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Gambling Technical Equipment
Minimum Standards for Gambling EquipmentUnder section 326(2)(a) of the Gambling Act 2003 (the Act), it is a condition of every class 4 venue licence and casino operator’s licence, that all gambling equipment used for the purposes of the licence must comply with relevant minimum standards (for a full description of each class of gambling please refer to Fact Sheet 8: Classes of Gambling (.pdf) 132k*. The Act allows for the making of minimum standards under section 327.
A minimum standard is defined as follows:
(2) Minimum Standards may, without limitation, include requirements that gambling equipment-
(a) has features designed to reduce the likelihood of problem gambling or other harm arising from its use:
(b) is capable of being monitored and controlled electronically.
The following links are to pdf versions of the New Zealand Gazette notices, summary cover sheets, the Gambling Act (Casino Gambling Equipment) Minimum Standard and the Gambling Act (Class 4 Gambling Equipment) Minimum Standard 2004.
Gambling Act (Casino Gambling Equipment) Minimum Standard
Rules of Games
Equipment specifications are also contained in the Rules of Games notified in the New Zealand Gazette by the Casino Control Authority under Section 63 of the Casino Control Act 1990. These Rules of Games, as incorporated into the minimum equipment standards by the Secretary for Internal Affairs on 15 June 2004 and through subsequent amendments, appear on this site as a consolidated version.
The minimum standard for other casino gambling equipment are the:
Rules of Casino Keno, Racing Game and Gaming Machines
New Zealand Gazette references for the publication and subsequent amendment dates of the Rules of Games: This consolidated version does not replace the official version of the rules and gambling equipment standards as found in the New Zealand Gazette. The rules and gambling equipment standards as published in the New Zealand Gazette take precedence as the official version of these rules and gambling equipment standards
Gambling Act (Class 4 Gambling Equipment) Minimum Standard
Minimum Equipment Standard - Harm Prevention and Minimisation
The minimum equipment standards for game and player information displays on gaming machines as required by the Gambling (Harm Prevention and Minimisation) Regulations 2004 were notified in the NZ Gazette on 1 September 2005.
The minimum equipment standards for game and player information displays apply to all "new gaming machines" purchased on or after 1 October 2005 and to all gaming machines after 1July 2009.
Link here to an explanation of "new gaming machine" as it relates to these regulations: New Gaming Machine (9k)*
Minimum Technical Requirements for EMS (Cabling and Site Controller)
The minimum equipment standards for cabling class 4 venues for connection to EMS were notified in the NZ Gazette on 8 September 2005. A successful cable install will require careful consideration of this minimum standard and the documents it incorporates.
The standard incorporates specifications produced by the Queensland Office of Gaming Regulation. This in turn is based upon specifications for the physical cabling and connection as designed and produced by Agilent Technologies. Links to the incorporated Queensland documents are below and the Agilent documents are available on Agilent technologies website at www.agilent.com.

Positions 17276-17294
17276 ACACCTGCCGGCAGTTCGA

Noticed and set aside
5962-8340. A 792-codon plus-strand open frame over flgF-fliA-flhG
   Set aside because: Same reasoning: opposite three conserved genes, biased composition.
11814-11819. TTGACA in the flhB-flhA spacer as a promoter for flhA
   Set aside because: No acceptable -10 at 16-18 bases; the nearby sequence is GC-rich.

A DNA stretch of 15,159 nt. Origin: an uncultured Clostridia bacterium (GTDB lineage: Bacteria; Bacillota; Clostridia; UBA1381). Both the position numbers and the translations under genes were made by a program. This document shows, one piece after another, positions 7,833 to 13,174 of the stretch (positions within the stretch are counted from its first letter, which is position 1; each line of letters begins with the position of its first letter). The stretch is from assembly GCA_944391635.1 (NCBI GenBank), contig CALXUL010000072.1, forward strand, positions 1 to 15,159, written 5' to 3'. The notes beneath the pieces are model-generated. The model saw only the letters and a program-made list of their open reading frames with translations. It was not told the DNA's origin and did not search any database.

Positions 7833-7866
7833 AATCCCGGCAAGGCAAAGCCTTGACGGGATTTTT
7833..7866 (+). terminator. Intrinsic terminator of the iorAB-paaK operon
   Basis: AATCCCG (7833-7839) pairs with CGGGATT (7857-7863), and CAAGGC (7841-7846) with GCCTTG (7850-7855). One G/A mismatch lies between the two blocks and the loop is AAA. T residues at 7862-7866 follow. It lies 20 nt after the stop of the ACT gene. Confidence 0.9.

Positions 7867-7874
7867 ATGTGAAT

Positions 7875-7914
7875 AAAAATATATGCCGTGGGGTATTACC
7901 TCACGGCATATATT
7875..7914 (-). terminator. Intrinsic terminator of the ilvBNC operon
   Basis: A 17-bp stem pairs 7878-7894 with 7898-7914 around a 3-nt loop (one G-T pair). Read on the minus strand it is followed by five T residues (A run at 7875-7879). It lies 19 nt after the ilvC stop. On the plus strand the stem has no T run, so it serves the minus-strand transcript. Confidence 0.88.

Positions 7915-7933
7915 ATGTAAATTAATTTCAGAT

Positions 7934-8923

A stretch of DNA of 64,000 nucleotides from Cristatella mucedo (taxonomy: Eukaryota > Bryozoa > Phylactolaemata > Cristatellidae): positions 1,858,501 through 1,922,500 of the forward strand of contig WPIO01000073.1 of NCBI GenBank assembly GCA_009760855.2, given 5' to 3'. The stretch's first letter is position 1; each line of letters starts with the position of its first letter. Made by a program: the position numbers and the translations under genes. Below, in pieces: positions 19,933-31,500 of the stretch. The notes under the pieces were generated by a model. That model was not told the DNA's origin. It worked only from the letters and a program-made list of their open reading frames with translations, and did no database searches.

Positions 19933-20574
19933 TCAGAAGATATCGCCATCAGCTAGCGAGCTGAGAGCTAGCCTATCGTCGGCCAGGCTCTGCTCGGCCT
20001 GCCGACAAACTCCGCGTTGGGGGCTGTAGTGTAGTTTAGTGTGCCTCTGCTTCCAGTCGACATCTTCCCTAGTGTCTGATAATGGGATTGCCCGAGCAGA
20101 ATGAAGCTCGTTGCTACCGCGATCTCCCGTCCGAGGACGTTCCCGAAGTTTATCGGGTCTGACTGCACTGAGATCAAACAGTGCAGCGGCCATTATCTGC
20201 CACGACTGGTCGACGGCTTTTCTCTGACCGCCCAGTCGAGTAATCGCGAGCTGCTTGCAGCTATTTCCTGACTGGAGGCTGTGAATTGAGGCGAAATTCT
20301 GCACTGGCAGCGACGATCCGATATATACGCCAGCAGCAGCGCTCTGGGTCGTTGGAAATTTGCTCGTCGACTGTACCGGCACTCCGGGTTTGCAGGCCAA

Link here to the relevant documents:
Minimum Technical Requirements for EMS (QCOM Protocol)
The minimum equipment standards for the QCOM Protocol were notified in the NZ Gazette on 25 May 2006. The standard incorporates specifications produced by the Queensland Office of Gaming Regulation.
Link here to the minimum equipment standard:
EMS Gaming Machine QCOM Meters
Once connection to the EMS takes place, there will be an additional set of gaming machine accounting meters on every connected gaming machine. These are referred to as the "QCOM" meters.
It is these meters that EMS will monitor and collect data from for reporting purposes. You should also use them for any day to day operational purposes, in the same way that you now use the 'standard' meters.
The QCOM meters can be accessed for manual readings in the same way as you currently access your gaming machine's meters, i.e. by turning an 'Audit' key on the side of the machine. From that point, however, different manufacturers may have provided different 'paths' by which you can navigate through the audit menu to display these meters on screen. If in doubt, check with the manufacturer or service agent.
Venues using Electronic Meter Access via a venue PC will be able to view and download these QCOM meters only.
The following table shows the differences in names and functionality between QCOM meters and the 'standard' gaming machine meters you have used prior to EMS. Note that while the full names have been shown, you may find that they have been abbreviated when displayed on gaming machine audit screens. QCOM meters can usually be readily identified because they are either displayed in separate 'groups' i.e. Group 0, 1 or 2 (as per the table), or they have a numerical 'ID' e.g. a single number ranging from 1-46 , or a hexadecimal reference like this: '0x14'.
Approved Gaming Machines
The Class 4 Game Rules apply to all gaming machines that are authorised pursuant to the Gambling Act 2003. A list of all approved gaming machines to which the Class 4 Game Rules apply has been made as a reference. Link here to list of Approved Gaming Machines.
*These documents are in Adobe Acrobat (.pdf) format. You need to have the Adobe Acrobat Reader installed on your computer. You can download a free version from the Adobe site.
Last updated: 23/06/2006